Configuring the RMAN Backup Location

Configuring the RMAN Backup Location

When you run a BACKUP command for disk-based backups, RMAN creates backup pieces in one of the following locations:

  • Default location
  • FRA
  • Location specified via the BACKUP...FORMAT command
  • Location specified via the CONFIGURE CHANNEL...FORMAT command

Of these choices, I lean toward the last of them; I prefer specifying a target location via a backup channel.

If you don’t configure any RMAN variables and don’t set up an FRA, by default RMAN allocates one disk-based channel and writes the backup files to a default location. For example, you can run the following command without configuring any RMAN parameters:

RMAN> backup database;

The default location varies by OS. In many Linux/Unix environments the default location is ORACLE_HOME/dbs. The default format of the name of the backup files created is an OMF format; for example,

<ORACLE_HOME>/dbs/01ln9g7e_1_1

Image Tip  The default location is okay for small development databases. However, for most other environments (especially production), you’ll need to plan ahead for how much disk space you’ll need for backups and explicitly set the location for the backups via one of the other methods (such as implementing an FRA or CONFIGURE CHANNEL).

When backing up to disk, if you don’t explicitly instruct RMAN to write the backups to a specific location (via the FORMAT or CONFIGURE command), and you’re using an FRA, RMAN automatically writes the backup files to directories in the FRA. The files are stored in a subdirectory with the same name as the database’s unique name. Also, the default format of the name of the backup files created in the FRA is an OMF format; for example,

/<fra>/<dbuname>/backupset/<YYYY_MM_DD>/o1_mf_nnndf_TAG20100907T025402_68czfbdf_.bkp

I don’t usually use an FRA for the placement of RMAN backups. In many of the environments I work in, there isn’t enough disk space on a single mount point to accommodate the entirety of the database backups. In such situations, you need to allocate two or more channels that point to different mount points. Using an FRA in these environments is somewhat unwieldy.

Also, for performance reasons, you may want to instruct RMAN to write to multiple disk locations. If you can ensure that different mount points are based on different physical disks and are written to by separate controllers, you can reduce I/O contention by allocating multiple channels pointing to separate mount points.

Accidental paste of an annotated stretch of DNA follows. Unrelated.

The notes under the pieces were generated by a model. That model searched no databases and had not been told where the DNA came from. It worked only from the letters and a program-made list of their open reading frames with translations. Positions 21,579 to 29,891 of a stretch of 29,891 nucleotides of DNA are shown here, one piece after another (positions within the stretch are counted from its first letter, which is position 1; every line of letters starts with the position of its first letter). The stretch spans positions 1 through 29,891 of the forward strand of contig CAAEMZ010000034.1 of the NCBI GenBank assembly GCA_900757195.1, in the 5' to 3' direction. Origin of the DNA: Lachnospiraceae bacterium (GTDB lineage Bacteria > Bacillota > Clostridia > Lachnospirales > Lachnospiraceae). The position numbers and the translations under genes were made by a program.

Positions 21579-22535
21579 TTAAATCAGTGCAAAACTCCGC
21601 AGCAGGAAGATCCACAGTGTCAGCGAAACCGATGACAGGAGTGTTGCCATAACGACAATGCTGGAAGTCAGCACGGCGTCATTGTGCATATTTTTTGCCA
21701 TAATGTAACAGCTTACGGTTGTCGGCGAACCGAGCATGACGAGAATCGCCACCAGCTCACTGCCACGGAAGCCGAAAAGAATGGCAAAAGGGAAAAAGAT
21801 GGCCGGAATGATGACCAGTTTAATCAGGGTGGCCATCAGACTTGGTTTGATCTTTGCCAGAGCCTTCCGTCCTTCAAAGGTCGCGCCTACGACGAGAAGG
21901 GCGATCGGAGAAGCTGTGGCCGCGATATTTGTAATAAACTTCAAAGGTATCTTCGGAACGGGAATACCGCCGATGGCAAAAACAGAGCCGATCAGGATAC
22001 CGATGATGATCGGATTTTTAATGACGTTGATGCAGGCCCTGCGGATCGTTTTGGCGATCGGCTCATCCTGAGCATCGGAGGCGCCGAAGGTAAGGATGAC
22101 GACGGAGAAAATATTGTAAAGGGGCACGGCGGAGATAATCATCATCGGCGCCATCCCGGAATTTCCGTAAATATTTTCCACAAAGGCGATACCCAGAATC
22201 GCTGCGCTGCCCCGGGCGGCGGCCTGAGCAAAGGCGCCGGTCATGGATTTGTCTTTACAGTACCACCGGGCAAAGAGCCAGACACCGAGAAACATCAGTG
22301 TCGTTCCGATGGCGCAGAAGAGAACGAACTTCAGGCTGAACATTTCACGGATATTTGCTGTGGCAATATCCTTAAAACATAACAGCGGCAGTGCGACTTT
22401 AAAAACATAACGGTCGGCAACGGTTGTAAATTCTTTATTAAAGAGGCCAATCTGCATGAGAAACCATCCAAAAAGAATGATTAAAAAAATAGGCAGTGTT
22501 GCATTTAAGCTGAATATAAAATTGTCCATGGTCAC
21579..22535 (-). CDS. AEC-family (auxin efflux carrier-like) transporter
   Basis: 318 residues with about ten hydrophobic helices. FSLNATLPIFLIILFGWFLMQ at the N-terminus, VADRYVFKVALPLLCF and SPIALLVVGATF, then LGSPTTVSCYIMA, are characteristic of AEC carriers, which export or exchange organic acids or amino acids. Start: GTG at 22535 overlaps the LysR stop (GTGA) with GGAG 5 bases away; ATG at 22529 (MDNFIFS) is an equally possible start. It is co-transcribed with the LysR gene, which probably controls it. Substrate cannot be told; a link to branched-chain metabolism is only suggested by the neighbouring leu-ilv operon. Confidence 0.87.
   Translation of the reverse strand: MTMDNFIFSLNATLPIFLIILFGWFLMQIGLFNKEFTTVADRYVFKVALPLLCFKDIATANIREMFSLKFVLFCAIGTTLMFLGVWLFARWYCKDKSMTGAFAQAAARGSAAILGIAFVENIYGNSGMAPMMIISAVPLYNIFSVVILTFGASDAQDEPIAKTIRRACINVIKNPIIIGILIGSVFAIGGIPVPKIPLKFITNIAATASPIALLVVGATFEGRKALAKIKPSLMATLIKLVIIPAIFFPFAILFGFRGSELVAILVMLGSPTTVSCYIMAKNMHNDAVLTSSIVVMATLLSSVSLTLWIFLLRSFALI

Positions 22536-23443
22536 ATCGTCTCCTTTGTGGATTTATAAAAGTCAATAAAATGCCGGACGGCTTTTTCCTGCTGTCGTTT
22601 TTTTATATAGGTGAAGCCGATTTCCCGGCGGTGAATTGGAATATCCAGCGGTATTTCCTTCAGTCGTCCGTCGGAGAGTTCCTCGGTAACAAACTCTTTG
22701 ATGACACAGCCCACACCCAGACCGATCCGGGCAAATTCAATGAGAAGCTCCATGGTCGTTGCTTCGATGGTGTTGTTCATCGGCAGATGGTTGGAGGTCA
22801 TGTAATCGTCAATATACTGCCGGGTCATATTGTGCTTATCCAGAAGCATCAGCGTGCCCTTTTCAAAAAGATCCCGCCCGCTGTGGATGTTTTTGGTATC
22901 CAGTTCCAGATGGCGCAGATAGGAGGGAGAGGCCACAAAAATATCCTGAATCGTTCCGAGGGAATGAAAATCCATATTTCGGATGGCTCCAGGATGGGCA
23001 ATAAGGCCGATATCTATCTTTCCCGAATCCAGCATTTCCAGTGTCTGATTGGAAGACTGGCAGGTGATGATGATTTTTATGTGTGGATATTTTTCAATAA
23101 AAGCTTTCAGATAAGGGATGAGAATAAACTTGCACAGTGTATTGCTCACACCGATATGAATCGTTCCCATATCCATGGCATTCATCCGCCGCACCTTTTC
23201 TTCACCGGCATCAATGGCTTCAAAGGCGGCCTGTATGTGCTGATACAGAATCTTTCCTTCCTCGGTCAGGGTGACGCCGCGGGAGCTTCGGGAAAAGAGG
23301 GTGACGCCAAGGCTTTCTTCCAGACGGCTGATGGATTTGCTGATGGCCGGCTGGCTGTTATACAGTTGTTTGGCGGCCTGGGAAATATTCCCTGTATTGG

When you’re using an FRA, RMAN automatically creates separate directories when backing up a database for the first time on a given date. I prefer to have the backups written to one directory and not separate the directories and backups by date. I find it easier to manage, maintain, and troubleshoot the backups if I use one standard directory for each database on each server.

If you’ve configured an FRA and don’t want to place RMAN backup files in the FRA automatically, you can directly specify where you want backups to be placed when you issue the BACKUP command; for example,

RMAN> backup database format '/u01/O12C/rman/rman_%U.bkp';

Here is a corresponding file generated by RMAN:

/u01/O12C/rman/rman_0jnv0557_1_1.bkp

The %U instructs RMAN to dynamically construct a unique string for the backup file name. A unique name is required in most situations, because RMAN won’t write over the top of a file that already exists. This is important, because if you instruct RMAN to write in parallel, it needs to create unique file names for each channel; for example,

RMAN> configure device type disk parallelism 2;

Now, when you run the BACKUP command, you see this message:

RMAN> backup database format '/u01/O12C/rman/rman_%U.bkp';

RMAN allocates multiple channels and writes in parallel to two different backup files. The U% in the format string guarantees that unique file names are created.

I don’t usually use the BACKUP...FORMAT syntax to specify the location for RMAN backups. I prefer to use the CONFIGURE CHANNEL...FORMAT command. This is because I’m frequently writing to multiple disk locations and need the flexibility to specify directories located on different mount points. Here is a typical configuration specifying CONFIGURE CHANNEL...FORMAT:

RMAN> configure device type disk parallelism 3;

RMAN> configure channel 1 device type disk format '/u01/O12C/rman/rman1_%U.bk';

RMAN> configure channel 2 device type disk format '/u02/O12C/rman/rman2_%U.bk';

RMAN> configure channel 3 device type disk format '/u03/O12C/rman/rman3_%U.bk';

In these lines of code, you should configure the device-type parallelism degree to match the number of channels that you allocated. RMAN only allocates the number of channels as specified by the degree of parallelism; other configured channels are ignored. For instance, if you specify a degree of parallelism of 2, RMAN allocates only two channels, regardless of the number of channels you configured via the CONFIGURE CHANNEL command.

In this example of configuring three channels, suppose the BACKUP command is issued, like this:

RMAN> backup database;

RMAN allocates three channels, all on separate mount points (/u01, /u02, /u03), and writes in parallel to the specified locations. RMAN creates as many backup pieces in the three locations as it deems necessary to create a backup of the database.

If you need to unconfigure a channel, do so as follows:

RMAN> configure channel 3 device type disk clear;

Image Note  Also consider what happens if you configure a degree of parallelism higher than the number of preconfigured channels. RMAN will open a channel for each degree of parallelism, and if the number of channels opened is greater than the number of preconfigured channels, for the unconfigured channels, RMAN will write backup files to the FRA (if configured) or the default location.

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